Like almost any new parent, it doesn’t take Wil Byrd long to pull out his phone and show off pictures of his son, James. James, age 9, sporting a mohawk–and pulling it off pretty well–appears in some photos with the exasperated look of a child whose parent is taking an awful lot of photos, and in some pictures with the big, sloppy grin of a genuinely happy kid.
That happy grin may be something most families take for granted, but for Wil and his husband Nathan Dance, every happy smile from James represents a big milestone for all of them.
Byrd and Dance adopted James in November 2010 with the help of Caring family network, a nonprofit organization whose mission is to connect children, families and communities. Inherent in that mission is the goal to not just house children, but to heal them. Most of the children who CFN connects with families have been in the custody of Child Protective services and may have been removed from their biological families.
“One of the things children report once they’re removed from their abusive homes, whether they go back to that home or not, is that the foster care system often traumatizes them more than the trauma of their biological home,” said Lisa Martin, director of clinical programming for CFN. “and when you’ve been in the system for a while, that’s not hard to comprehend. Through our training and clinical program, all our foster parents are therapeutic foster home. If you’ve been removed from your home, school, sisters, brothers, your bike, pets–everything you’ve ever known–and are put into another home, with possibly different-colored parents and a different school, you’re going to experience trauma.”
There are about 60 families in CFN’s Austin region, although the organization works with children from all over Texas. This means there’s always a large, albeit shifting, number of children waiting for homes. Martin, who has helped roll out a new trust-based model of care with CFN, said the organization doesn’t try to define what “family” looks like.
“We believe that love comes in all kinds of forms, and that families look all different ways, not necessarily like the American family you see in the media,” Martin said.
Byrd and his husband unfortunately didn’t encounter that kind of openness when they launched their search for an adoptive child. Both knew they wanted kids, and shortly after getting married, they began looking at their options. The two considered everything from foreign adoption–too expensive; to surrogacy–just not right for them. When they initially tried to work with one agency, they were ignored and then told that no foster parents were needed at that time.
Finally, through a friend who at the time worked with CFN, they attended a CFN training and decided to go through the organization to adopt. Thus began a process that was part bureaucratic, part raw emotion, and part patience. The couple submitted a home study and went through the rigorous process of outfitting their house to meet inspection standards. Then came the call that a 7-year old boy needed a home to be placed in, and the reams of paperwork that preceded James arrived.
“When you make the decision to do this, you’re taking what’s usually a very personal and intimate decision between two people and opening up to an entire team doing it with you,” Byrd said. “You’re opening [the experience] up to review, paperwork, bureaucracy–and it’s not your decision anymore. At the end of the day your yes’s and no’s come after other people’s yes’s and no’s.”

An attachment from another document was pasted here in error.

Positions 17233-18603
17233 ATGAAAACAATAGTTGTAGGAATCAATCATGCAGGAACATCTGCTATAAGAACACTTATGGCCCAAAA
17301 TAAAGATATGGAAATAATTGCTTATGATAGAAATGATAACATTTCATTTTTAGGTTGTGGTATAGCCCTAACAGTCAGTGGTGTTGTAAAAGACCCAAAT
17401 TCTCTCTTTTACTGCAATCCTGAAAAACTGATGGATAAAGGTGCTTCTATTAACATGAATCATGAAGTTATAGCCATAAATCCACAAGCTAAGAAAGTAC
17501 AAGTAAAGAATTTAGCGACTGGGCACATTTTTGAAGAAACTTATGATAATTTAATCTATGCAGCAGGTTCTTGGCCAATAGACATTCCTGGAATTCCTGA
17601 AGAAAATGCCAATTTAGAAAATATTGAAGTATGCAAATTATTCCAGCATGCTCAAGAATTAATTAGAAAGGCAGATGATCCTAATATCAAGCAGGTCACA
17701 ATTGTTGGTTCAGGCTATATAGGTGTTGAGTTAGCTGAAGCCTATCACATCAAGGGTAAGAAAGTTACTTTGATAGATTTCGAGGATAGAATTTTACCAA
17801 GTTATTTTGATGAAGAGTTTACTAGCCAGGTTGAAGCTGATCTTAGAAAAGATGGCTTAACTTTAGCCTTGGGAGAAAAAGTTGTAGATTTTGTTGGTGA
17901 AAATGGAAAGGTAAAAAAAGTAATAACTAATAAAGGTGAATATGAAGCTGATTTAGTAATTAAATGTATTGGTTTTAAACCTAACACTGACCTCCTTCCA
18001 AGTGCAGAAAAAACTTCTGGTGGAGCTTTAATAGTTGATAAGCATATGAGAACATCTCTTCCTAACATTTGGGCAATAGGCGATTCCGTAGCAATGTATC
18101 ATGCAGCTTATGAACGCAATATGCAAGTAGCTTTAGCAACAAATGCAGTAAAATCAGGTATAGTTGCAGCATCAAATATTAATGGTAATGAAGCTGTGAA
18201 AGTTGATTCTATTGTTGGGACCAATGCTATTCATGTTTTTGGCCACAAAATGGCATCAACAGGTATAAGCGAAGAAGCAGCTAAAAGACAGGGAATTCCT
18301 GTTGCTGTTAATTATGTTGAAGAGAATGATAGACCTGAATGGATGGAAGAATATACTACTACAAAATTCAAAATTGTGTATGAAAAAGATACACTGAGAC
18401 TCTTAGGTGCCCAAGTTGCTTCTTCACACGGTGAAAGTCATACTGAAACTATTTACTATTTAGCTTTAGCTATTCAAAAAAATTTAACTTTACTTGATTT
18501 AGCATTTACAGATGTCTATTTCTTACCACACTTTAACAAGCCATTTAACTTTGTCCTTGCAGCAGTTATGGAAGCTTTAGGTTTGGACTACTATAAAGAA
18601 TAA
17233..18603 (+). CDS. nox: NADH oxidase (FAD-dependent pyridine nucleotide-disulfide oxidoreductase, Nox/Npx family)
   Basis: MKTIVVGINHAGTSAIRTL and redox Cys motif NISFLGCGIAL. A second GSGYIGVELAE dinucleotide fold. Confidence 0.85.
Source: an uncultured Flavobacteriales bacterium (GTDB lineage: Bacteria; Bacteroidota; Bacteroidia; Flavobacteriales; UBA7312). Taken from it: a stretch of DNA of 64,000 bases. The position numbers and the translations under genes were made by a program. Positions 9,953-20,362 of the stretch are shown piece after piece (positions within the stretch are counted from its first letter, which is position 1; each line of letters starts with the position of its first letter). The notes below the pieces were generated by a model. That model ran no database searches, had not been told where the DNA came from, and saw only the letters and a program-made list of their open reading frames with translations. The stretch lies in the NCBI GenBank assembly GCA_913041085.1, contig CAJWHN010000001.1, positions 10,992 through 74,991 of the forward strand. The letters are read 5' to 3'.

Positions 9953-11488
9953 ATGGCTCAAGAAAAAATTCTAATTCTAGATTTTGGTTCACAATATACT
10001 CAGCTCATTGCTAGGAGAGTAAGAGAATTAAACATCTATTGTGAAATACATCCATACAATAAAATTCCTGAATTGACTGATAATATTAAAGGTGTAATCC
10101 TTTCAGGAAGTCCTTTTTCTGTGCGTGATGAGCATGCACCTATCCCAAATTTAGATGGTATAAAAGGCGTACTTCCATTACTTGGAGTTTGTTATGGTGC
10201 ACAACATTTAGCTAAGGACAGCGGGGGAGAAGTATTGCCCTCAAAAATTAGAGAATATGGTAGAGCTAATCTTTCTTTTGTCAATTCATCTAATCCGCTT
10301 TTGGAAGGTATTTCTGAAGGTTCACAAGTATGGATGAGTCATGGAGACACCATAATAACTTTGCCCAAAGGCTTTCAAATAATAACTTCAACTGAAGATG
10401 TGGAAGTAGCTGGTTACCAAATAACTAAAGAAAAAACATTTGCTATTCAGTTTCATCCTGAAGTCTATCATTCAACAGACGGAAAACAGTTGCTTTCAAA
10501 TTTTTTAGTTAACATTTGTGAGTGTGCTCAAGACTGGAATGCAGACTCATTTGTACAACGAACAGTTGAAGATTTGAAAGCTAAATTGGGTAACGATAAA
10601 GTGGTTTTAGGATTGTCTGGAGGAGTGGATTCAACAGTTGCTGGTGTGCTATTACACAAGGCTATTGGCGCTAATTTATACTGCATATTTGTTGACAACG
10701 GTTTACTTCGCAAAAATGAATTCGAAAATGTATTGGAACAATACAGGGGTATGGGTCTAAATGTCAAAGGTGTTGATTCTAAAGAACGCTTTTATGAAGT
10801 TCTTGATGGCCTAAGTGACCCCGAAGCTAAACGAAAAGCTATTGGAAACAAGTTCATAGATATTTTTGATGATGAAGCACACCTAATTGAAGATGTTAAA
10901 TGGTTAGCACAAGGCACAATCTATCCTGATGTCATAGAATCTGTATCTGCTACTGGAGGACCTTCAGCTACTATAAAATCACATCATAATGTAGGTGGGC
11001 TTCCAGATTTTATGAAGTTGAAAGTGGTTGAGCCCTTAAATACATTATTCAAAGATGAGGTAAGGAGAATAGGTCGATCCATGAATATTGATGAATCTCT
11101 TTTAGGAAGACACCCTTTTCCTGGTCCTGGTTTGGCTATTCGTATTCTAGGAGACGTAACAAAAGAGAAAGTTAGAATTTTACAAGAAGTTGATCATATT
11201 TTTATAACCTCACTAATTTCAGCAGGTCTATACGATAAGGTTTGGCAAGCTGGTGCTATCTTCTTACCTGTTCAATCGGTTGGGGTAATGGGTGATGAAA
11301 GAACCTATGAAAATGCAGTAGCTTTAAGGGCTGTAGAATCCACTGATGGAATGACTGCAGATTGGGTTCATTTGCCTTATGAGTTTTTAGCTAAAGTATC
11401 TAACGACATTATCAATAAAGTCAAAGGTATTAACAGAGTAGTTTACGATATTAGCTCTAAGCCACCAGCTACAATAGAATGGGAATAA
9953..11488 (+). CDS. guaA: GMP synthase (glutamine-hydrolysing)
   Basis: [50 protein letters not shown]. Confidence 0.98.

But paperwork and bureaucracy haven’t stood in the way of the new family’s bonding and growing love. And on adoption day, Byrd, Dance and James stood in front of a judge’s bench covered with stuffed animals to mark the day’s adoptions and celebrated the fact that they would go home a family.
“I fell in love with James three times,” Byrd said, describing the transition in the getting-to-know process as it moved from paperwork to the literal pitter-patter of feet in their house. “You just realize how helpless this being is, you just can’t not love him.”
There have been challenges: Byrd hypothesizes James must have experienced some kind of trauma in a bathroom, because it took the boy months to be able to shower on his own. James, who has what Byrd describes as profound attention deficit hyperactivity disorder and profound anxiety, at first had trouble even stringing words together to communicate with his adoptive parents. And when he first arrived at his new home, James’ developmental delays were so severe that Byrd and Dance had to sometimes spoon food into his mouth, as a parent of an infant would do.
“It’s very intentional parenting you don’t get to just roll with it,” Martin said of the getting-to-know-you process many adoptive families go through.
If all that sounds like a lot, it is–but day by day the healing process has begun, and the three are now a family. Byrd and Dance have enrolled James in tae Kwon Do and basketball and have family nights each Monday. Their son has friends he hangs out with in school and in the neighborhood. And they have found a supportive community within the CFN family, the Manor school district, and among friends and family.
“Hillary Clinton was right, no matter how trite it’s become, it takes a village to raise a child,” Byrd said.
Now he and Dance are thinking about adopting a second child and plan to work again with CFN.
“If I had a gay friend who said they wanted to have kids, I’d say go to CFN,” Byrd said. “CFN is a family. For me personally, CFN is my extended family.”
Byrd said one of the most important things he can impart to potential adoptive families is to be patient.
“If there’s one thing I’ve learned, it’s nothing even happens when you expect it to happen, even when you get the kid…for a lack of a more mystical term, it’s a blessing and a providence when they come. You can wonder what you did to deserve this, then wonder what you were doing before this.”